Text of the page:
The election result saw the Conservatives sweep Labour from control at the County Council
11 May 2017
A week after taking office, Cllr Driver contacted the Friends of Ansdell Library, and confirmed that Ansdell would remain open as a County Council run Library. We have no
evidence that he made contact with the Lytham Library Working Group.
12 May 2017
counterbalance published the LCC election results which gave the Conservatives 46 seats and all other councillors 38 seats, resulting in a comfortable overall majority for
the Conservatives. We said at the time
'It's not yet clear what their priorities will be, but based on statements before the election, we might expect to see a reversal of the Library closures that drew so much
public attention recently.
We're a bit doubtful that they will save them all. We heard that Cllr Tim Ashton was removing himself from the bodies that were campaigning to save Lytham Library which has
already closed, and which is owned by FBC (who we imagine could be keen to asset strip and sell it off anyway) so we wait with bated breath on that one.'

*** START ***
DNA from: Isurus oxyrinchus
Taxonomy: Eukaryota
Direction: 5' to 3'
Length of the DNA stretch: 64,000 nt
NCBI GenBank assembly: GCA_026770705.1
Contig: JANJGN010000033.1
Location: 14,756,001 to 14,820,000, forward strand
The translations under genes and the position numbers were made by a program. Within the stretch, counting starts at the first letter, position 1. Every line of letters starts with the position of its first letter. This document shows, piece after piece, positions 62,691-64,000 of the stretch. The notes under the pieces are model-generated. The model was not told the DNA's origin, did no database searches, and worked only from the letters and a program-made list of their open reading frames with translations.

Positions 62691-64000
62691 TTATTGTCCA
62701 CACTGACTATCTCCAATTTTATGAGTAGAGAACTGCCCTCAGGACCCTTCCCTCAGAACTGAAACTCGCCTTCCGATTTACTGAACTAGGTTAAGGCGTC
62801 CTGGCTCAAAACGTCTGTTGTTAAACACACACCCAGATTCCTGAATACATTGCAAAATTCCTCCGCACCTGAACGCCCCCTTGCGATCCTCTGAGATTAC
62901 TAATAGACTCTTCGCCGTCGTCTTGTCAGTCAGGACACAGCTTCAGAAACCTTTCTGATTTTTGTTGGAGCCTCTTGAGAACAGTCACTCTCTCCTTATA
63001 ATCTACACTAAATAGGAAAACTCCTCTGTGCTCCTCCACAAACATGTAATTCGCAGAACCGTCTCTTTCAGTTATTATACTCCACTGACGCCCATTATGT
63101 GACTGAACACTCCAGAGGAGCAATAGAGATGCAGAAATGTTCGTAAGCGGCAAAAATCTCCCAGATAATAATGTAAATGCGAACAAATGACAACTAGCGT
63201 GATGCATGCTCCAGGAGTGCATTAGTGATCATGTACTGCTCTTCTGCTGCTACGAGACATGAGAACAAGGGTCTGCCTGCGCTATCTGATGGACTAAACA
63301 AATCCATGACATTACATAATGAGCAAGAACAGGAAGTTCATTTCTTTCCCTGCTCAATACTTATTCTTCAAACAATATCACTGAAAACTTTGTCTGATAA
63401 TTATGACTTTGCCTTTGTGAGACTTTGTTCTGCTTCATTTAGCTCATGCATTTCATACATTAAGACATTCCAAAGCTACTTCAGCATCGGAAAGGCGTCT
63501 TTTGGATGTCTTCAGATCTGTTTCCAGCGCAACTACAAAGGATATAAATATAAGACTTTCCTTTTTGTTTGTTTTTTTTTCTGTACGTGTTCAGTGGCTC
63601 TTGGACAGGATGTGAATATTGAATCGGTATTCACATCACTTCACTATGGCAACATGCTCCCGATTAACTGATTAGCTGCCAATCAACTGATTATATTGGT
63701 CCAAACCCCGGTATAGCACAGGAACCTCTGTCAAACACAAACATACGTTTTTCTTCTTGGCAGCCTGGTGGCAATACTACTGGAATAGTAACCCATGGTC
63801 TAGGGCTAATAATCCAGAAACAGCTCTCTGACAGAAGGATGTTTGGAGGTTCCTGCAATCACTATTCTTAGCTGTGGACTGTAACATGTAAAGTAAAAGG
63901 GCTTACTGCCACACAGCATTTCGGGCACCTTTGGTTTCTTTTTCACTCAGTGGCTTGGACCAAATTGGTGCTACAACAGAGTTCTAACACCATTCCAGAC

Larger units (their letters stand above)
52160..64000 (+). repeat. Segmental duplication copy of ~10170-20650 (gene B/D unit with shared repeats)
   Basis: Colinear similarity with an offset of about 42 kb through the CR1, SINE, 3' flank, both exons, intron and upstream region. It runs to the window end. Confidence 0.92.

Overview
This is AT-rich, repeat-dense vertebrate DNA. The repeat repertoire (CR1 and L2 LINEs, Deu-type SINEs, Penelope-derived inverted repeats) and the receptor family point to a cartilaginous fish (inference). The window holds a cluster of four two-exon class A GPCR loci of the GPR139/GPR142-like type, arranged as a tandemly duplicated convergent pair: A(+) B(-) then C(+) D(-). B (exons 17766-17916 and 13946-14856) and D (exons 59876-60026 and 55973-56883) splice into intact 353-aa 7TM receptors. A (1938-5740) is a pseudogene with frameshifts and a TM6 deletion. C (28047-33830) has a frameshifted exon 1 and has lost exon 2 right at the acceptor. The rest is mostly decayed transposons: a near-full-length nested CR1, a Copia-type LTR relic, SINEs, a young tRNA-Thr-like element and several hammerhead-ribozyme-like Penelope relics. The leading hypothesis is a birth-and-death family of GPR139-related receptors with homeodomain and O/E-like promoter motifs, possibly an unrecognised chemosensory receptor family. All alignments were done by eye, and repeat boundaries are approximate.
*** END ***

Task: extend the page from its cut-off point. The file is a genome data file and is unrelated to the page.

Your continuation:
25 May 2017
A new 'Friends of Lytham Library and Institute' was formed in anticipation of Lytham Library re-opening as promised.
When the Express sought LCC's comment on Lytham library, they were told County Councillor Driver was unavailable to comment on specific library re-openings ahead of the
Annual Meeting of the County Council.
We thought this was a bad sign after he had contacted the Ansdell group to tell them it would be re-opened. We thought it sounded like something fishy was going on.
6 July 2017
New Cabinet Portfolio Holder for 'Community and Cultural Services' and Fylde resident County Cllr Peter Buckley (husband of Fylde's 'Princess' Karen Buckley), warned that
"A significant amount of Activity will be needed to re-open the libraries which were closed.
This will include building assessments and carrying out work to improve the condition of some buildings, recruiting and training staff, reconnecting ICT and other
infrastructure and reallocating the book stock.
Building surveys are already under way and the next step will be to produce a detailed timeline for libraries reopening.
Whilst some require minimal work in order to reopen, at this stage we're anticipating that most will reopen between this autumn and spring next year.'